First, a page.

This recital featured the singer Emilie Lemasson and Resonance founder and organiser Chris Cartner on piano.
Cartner studied at Trinity College of Music in London and the Amsterdam Conservatoire. He currently works as Assistant Chorus Master and principal pianist at Sydney Philharmonia.
I had never heard Emilie Lemasson before, so I was looking forward to this concert. She was born in France, but she completed her tertiary studies at the Opera School of the Sydney Con studying with Andrew Dalton, Sharolyn Kimmorley and Anthea Moller.
The printed program showed the repertoire to be Romantic arias (Bizet, Puccini, Verdi & Dvořák) and Twentieth century songs from musicals (Gershwin, Bernstein & Sondheim) with a Piaf song and two piano pieces (Chopin & Debussy). Mostly well known.
Lemasson opened with a mezzo aria, the Habanera from Bizet’s Carmen. Her tone was warm but she used breathy voice to sexy effect. However, her enthusiastic performance was more charming than sultry.
Her performance of Puccini’s Mi chiamono Mimì from La Bohème showed her to be a lyric soprano rather than a mezzo. She produced well supported, vibrant and exciting sound. Although not always coy for the shy Mimì, she managed the delicate toned sections with great control.
The aria Ernani, Ernani involami, is from Verdi’s Ernani, an opera which is not often heard in Australia. Lemasson showed a good strong dark chest register in the opening recitative. The aria ranged across gentle ecstasy, again well controlled pianissimi, difficult roulades and a grand finish.
Cartner played the introduction and accompaniment to Dvořák’s famous aria Song to the Moon (Rusalka) beautifully. The effect was resonant, sympathetic and gentle. The water sprite pleads to the moon not to leave, so her prince can find her. Lemasson bravely sang in Czech, which always impresses me, and it was all lyrically done, including some difficult phrases with large leaps. It was sung with humility and yearning; beautiful really.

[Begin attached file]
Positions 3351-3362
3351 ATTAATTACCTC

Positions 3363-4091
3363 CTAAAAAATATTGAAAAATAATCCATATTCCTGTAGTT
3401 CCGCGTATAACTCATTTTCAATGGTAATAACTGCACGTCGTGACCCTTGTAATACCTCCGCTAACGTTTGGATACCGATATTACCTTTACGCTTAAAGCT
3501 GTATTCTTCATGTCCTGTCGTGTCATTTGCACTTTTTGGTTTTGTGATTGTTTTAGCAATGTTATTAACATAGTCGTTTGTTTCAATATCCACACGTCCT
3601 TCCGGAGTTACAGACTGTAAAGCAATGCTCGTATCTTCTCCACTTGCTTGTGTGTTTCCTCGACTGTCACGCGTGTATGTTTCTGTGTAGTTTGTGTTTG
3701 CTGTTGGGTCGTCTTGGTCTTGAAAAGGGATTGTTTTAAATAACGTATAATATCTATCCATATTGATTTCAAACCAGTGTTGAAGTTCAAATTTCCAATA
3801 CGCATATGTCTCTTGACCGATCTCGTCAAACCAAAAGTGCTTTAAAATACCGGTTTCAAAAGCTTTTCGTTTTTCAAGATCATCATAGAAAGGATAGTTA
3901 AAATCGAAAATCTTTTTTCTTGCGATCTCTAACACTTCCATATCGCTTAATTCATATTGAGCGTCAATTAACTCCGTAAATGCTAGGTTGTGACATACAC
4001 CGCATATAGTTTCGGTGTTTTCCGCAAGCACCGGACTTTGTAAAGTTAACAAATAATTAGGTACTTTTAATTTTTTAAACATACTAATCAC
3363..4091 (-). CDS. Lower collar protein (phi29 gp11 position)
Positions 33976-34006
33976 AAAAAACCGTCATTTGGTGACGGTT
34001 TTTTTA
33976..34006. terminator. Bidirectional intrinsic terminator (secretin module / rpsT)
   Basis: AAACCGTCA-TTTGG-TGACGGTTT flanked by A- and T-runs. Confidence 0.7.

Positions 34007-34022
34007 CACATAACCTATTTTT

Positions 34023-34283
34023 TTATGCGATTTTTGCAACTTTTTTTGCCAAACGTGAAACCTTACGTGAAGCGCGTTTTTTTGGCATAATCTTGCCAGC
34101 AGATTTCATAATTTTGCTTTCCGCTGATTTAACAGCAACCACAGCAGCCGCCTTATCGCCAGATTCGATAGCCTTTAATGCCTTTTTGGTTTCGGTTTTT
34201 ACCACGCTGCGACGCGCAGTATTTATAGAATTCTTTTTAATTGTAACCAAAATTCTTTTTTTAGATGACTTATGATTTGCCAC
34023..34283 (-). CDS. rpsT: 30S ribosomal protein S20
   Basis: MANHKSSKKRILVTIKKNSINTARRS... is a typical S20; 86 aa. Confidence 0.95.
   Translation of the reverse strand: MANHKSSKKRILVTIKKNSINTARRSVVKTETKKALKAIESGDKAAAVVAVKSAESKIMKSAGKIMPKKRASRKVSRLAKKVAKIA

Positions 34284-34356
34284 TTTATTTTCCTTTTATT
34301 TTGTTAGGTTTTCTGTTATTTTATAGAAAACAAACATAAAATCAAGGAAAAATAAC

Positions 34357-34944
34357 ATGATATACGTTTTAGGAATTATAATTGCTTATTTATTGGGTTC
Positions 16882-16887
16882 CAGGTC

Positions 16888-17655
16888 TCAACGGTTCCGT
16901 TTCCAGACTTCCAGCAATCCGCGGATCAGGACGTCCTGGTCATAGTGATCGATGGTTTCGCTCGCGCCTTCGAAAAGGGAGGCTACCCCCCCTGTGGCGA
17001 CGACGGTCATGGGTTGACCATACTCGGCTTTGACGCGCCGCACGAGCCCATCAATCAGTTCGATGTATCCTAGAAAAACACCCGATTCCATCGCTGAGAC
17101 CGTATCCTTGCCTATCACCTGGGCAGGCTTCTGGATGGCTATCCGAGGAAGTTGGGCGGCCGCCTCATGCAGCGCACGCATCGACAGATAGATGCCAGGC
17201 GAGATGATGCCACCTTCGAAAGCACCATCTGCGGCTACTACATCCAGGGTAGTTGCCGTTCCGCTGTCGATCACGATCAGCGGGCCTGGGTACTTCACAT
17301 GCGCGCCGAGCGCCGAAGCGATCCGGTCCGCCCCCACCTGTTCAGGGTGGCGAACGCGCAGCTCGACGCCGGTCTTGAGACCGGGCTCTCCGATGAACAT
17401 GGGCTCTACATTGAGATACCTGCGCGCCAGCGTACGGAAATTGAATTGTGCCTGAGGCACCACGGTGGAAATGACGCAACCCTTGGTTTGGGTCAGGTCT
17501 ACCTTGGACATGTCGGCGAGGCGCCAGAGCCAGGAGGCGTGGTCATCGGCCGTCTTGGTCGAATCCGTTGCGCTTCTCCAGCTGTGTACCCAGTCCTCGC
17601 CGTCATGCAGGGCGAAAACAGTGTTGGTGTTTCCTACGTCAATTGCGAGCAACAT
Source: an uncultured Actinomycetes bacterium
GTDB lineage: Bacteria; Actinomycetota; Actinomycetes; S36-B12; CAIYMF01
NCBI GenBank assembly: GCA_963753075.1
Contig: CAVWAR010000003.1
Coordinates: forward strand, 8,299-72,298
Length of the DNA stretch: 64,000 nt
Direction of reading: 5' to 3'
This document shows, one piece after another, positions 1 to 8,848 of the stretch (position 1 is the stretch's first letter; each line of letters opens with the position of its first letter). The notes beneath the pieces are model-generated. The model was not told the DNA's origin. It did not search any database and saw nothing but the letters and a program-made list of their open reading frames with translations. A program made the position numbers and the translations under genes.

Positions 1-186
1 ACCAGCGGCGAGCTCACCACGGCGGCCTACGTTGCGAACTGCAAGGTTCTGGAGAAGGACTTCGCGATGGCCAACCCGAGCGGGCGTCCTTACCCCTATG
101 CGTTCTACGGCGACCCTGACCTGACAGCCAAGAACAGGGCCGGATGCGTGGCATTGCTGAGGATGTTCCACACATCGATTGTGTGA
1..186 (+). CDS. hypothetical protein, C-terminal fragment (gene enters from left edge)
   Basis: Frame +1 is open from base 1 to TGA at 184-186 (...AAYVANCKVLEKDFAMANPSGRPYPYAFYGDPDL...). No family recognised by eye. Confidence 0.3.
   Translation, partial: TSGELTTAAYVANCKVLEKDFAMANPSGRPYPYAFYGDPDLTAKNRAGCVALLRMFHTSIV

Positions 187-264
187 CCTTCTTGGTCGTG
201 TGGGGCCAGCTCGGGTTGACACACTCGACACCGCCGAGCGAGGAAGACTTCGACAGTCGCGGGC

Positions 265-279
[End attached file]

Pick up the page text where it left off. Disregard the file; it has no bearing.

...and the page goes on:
The first piano interlude was Chopin’s Fantasie Impromptu and I “dips me lid” to anyone who can toss this off. It is always impressive.
Still in Paris, we were back to Cafe Momus for Quando m’en vo (again La Bohème). The coquettish Musetta this time, was performed with sumptuous charm, again showing Lemasson comfortable in the mezzo range.
The remainder of the program, Gershwin’s Someone to watch over me (Oh, Kay!), Bernstein’s I Feel Pretty (West Side Story), Piaf’s La Vie en Rose and Sondheim’s Send in the Clowns (A Little Night Music) were all well sustained for musical theatre songs, in the way that a solid classical training affords. Satisfying well controlled soft passages were contrasted with big voiced climaxes, full of vibrance.
While beautifully sung, I think I would have finished the concert with something other than Send in the Clowns. With so much exciting and spectacular music on the program, the concert could have finished on a more exciting note. Switching it with La Vie en Rose would have made for a better finish.
I was very impressed with Emilie Lemasson’s voice and performance. The concert overall was excellent and it will be good to hear more of her in future. I am sure we will.